Fig. 5.

Proteases of S. schenckii induced loss of metabolic activity (cell viability) on epithelial cells. The metabolic activity was measured by XTT assay. Box plot indicates the median (n=9) of untreated cells (control) and in the presence of proteases of S. schenckii, without and with protease inhibitors (E-64 1μmol/L and PMSF 1mM). ▴, ■ and ● indicate significant differences with treatments C, C-SN and C-PMSF, respectively (p<0.05). * indicates outliers.


The pathogenic filamentous fungi use enzymes to degrade the structural barriers of the host. In animal tissues, these barriers are mostly composed of proteins; therefore, the fungus requires proteolytic enzymes to invade them. For this reason, it is logical to assume that this class of hydrolytic enzymes could act by making this tissue invasion easier, but they could also participate in the infection by eliminating some mechanisms of the immunological defenses and/or helping in the obtaining of nutrients.5,19–21,32 Despite the importance of proteases in fungus–host interaction, little is known about these molecules particularly in S. schenckii.

The lytic enzyme system in pathogenic fungi includes many hydrolytic activities, such as chitinase, mannanase and a variety of proteases and glucanases.19,20 Two extracellular proteases of low weight have been described and linked to virulence factors in S. schenckii.21,31,32 In Trichophyton rubrum, Aspergillus fumigatus and Candida albicans, the coexistence of more than one extracellular protease with an inherent ability for tissue invasion has been reported,4,20 suggesting that these fungi have fundamental similarities in their proteolytic systems even though the proteinases they produce may have adaptive specificity related to the substrates and tissues normally invaded. Although the protease release mechanisms are not well understood, the adhesion of the fungus to the host may induce a response of protease secretion. In this study, the analyzed proteases produced by S. schenckii showed intracellular and extracellular collagenolytic activities detected by azocoll hydrolysis and gelatin zymograms. These results show a system of both extracellular and intracellular proteolytic enzymes of high molecular weight. Within this context, molecular studies have reported great variability in different strains of S. schenckii,1,7,12 with each of these strains having a specific pattern of proteases contributing to pathogenicity and virulence.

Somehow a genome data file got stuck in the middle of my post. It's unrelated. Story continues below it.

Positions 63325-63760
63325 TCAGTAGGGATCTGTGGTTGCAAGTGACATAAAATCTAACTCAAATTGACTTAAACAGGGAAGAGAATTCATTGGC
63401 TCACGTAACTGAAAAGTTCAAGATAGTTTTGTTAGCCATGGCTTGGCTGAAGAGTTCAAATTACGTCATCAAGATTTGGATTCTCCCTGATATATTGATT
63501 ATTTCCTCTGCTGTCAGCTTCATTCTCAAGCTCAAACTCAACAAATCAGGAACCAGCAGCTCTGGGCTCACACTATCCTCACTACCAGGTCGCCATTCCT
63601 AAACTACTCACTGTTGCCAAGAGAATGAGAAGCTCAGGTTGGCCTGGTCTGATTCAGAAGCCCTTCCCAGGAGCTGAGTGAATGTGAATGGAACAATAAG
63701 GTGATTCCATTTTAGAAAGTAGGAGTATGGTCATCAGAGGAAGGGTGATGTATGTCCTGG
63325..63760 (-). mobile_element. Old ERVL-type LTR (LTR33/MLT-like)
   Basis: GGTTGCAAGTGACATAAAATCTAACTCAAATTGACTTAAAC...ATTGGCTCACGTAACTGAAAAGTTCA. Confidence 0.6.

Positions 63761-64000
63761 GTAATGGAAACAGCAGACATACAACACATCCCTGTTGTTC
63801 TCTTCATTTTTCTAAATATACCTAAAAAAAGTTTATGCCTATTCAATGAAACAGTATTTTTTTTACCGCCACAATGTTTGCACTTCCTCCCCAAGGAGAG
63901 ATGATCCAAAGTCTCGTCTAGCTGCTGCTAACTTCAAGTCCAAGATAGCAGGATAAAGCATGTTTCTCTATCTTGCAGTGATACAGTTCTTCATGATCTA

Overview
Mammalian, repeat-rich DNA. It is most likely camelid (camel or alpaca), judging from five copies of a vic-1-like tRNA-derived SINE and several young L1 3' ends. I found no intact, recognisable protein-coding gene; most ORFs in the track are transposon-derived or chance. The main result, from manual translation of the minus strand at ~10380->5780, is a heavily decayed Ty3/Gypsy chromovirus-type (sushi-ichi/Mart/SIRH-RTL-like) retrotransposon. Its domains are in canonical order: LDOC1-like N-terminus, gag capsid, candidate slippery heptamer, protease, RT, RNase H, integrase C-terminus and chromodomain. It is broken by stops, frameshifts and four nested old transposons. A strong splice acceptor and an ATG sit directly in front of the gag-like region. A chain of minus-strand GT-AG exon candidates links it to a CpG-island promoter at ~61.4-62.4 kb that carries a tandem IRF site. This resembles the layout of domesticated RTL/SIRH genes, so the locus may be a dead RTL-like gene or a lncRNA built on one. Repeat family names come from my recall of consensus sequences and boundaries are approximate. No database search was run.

S. schenckii has an extracellular proteolytic activity that allows the pathogen to penetrate and colonize the epithelium through a paracellular route18 and to act on the cytoskeleton fibers (actin) during the infection process26 in the same way as other fungi pathogens. This suggests the possible action of the proteases on the actin, consequently altering the morphology and integrity of the host cells. Furthermore, during yeast–epithelium interactions, alterations are evident on the cell surface, reflecting the proteolytic activity of the fungus. Similar effects were described for cultured alveolar cells (A549 cells) infected with A. fumigatus: the cells displayed morphological alteration, i.e. membrane blebbing and cytoskeleton structure.11 The action of specific protease inhibitors indicated that serine and cysteine proteases are involved in these structural alterations. However, the nuclei of these cells did not exhibit DNA fragmentation, in contrast to the reports for Paracoccidioides brasiliensis and C. albicans.28

Any future research should be directed toward the investigation of the regulated expression of proteases in the different morphological stages from S. schenckii. Furthermore, Souza Ferreira et al. describe the development and importance of the Th17 response for the host immune response against S. schenckii. It has been showed that both Th17 and Th1/Th17 mixed cells are developed during the systemic mice infection, which also leads to augmented production of IL-17 and IL-22.29 The biochemical and immunological analysis of these aspects will provide critical information in understanding the nature of host–fungus interaction.

Conflict of interest statement

The authors declare there are no conflicts of interest (financial/commercial).


This work was supported by DAIP-Guanajuato University grants (523/2015) to MSL.